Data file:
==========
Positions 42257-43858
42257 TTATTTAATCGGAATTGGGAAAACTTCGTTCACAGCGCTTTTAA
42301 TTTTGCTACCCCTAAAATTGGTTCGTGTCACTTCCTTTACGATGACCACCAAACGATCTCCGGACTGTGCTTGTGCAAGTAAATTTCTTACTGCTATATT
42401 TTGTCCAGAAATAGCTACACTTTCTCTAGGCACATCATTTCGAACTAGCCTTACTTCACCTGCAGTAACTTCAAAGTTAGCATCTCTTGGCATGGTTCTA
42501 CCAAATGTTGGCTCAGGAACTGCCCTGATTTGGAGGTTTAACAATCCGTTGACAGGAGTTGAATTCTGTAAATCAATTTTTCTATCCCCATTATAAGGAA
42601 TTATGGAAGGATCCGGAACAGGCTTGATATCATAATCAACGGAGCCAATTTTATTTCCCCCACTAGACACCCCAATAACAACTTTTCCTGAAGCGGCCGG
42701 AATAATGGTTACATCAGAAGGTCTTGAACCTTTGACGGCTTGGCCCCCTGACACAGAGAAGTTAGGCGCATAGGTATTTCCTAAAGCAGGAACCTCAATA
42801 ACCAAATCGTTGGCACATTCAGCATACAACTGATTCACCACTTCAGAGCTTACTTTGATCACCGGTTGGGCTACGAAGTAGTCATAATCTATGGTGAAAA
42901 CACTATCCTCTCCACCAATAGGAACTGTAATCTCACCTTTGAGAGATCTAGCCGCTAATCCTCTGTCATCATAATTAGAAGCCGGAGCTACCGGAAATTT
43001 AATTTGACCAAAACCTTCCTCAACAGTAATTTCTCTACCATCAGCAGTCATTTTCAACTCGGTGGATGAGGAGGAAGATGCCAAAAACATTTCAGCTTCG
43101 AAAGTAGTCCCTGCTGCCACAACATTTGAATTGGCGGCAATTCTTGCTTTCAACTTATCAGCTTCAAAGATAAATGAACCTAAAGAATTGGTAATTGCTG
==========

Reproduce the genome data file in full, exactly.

Positions 42257-43858
42257 TTATTTAATCGGAATTGGGAAAACTTCGTTCACAGCGCTTTTAA
42301 TTTTGCTACCCCTAAAATTGGTTCGTGTCACTTCCTTTACGATGACCACCAAACGATCTCCGGACTGTGCTTGTGCAAGTAAATTTCTTACTGCTATATT
42401 TTGTCCAGAAATAGCTACACTTTCTCTAGGCACATCATTTCGAACTAGCCTTACTTCACCTGCAGTAACTTCAAAGTTAGCATCTCTTGGCATGGTTCTA
42501 CCAAATGTTGGCTCAGGAACTGCCCTGATTTGGAGGTTTAACAATCCGTTGACAGGAGTTGAATTCTGTAAATCAATTTTTCTATCCCCATTATAAGGAA
42601 TTATGGAAGGATCCGGAACAGGCTTGATATCATAATCAACGGAGCCAATTTTATTTCCCCCACTAGACACCCCAATAACAACTTTTCCTGAAGCGGCCGG
42701 AATAATGGTTACATCAGAAGGTCTTGAACCTTTGACGGCTTGGCCCCCTGACACAGAGAAGTTAGGCGCATAGGTATTTCCTAAAGCAGGAACCTCAATA
42801 ACCAAATCGTTGGCACATTCAGCATACAACTGATTCACCACTTCAGAGCTTACTTTGATCACCGGTTGGGCTACGAAGTAGTCATAATCTATGGTGAAAA
42901 CACTATCCTCTCCACCAATAGGAACTGTAATCTCACCTTTGAGAGATCTAGCCGCTAATCCTCTGTCATCATAATTAGAAGCCGGAGCTACCGGAAATTT
43001 AATTTGACCAAAACCTTCCTCAACAGTAATTTCTCTACCATCAGCAGTCATTTTCAACTCGGTGGATGAGGAGGAAGATGCCAAAAACATTTCAGCTTCG
43101 AAAGTAGTCCCTGCTGCCACAACATTTGAATTGGCGGCAATTCTTGCTTTCAACTTATCAGCTTCAAAGATAAATGAACCTAAAGAATTGGTAATTGCTG